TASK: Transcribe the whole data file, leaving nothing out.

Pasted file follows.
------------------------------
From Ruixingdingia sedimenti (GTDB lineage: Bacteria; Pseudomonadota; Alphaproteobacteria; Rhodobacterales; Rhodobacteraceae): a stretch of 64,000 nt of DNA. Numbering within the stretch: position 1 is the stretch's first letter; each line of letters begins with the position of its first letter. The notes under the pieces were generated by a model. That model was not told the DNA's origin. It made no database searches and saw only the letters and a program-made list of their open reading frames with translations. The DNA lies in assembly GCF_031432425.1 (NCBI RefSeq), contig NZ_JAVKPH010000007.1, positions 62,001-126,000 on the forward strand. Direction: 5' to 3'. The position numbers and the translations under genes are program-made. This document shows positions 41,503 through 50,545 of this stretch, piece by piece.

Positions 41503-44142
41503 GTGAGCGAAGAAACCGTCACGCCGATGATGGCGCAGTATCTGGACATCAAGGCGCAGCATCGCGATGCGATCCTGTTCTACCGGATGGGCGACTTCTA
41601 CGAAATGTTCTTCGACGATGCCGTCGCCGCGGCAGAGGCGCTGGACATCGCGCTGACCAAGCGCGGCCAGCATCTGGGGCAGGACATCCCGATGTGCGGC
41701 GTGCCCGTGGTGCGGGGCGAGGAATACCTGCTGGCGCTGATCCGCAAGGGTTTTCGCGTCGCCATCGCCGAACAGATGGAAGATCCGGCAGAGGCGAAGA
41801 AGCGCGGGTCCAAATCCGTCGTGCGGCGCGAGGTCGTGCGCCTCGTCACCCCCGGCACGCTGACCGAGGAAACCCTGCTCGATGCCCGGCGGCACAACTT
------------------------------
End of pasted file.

From Ruixingdingia sedimenti (GTDB lineage: Bacteria; Pseudomonadota; Alphaproteobacteria; Rhodobacterales; Rhodobacteraceae): a stretch of 64,000 nt of DNA. Numbering within the stretch: position 1 is the stretch's first letter; each line of letters begins with the position of its first letter. The notes under the pieces were generated by a model. That model was not told the DNA's origin. It made no database searches and saw only the letters and a program-made list of their open reading frames with translations. The DNA lies in assembly GCF_031432425.1 (NCBI RefSeq), contig NZ_JAVKPH010000007.1, positions 62,001-126,000 on the forward strand. Direction: 5' to 3'. The position numbers and the translations under genes are program-made. This document shows positions 41,503 through 50,545 of this stretch, piece by piece.

Positions 41503-44142
41503 GTGAGCGAAGAAACCGTCACGCCGATGATGGCGCAGTATCTGGACATCAAGGCGCAGCATCGCGATGCGATCCTGTTCTACCGGATGGGCGACTTCTA
41601 CGAAATGTTCTTCGACGATGCCGTCGCCGCGGCAGAGGCGCTGGACATCGCGCTGACCAAGCGCGGCCAGCATCTGGGGCAGGACATCCCGATGTGCGGC
41701 GTGCCCGTGGTGCGGGGCGAGGAATACCTGCTGGCGCTGATCCGCAAGGGTTTTCGCGTCGCCATCGCCGAACAGATGGAAGATCCGGCAGAGGCGAAGA
41801 AGCGCGGGTCCAAATCCGTCGTGCGGCGCGAGGTCGTGCGCCTCGTCACCCCCGGCACGCTGACCGAGGAAACCCTGCTCGATGCCCGGCGGCACAACTT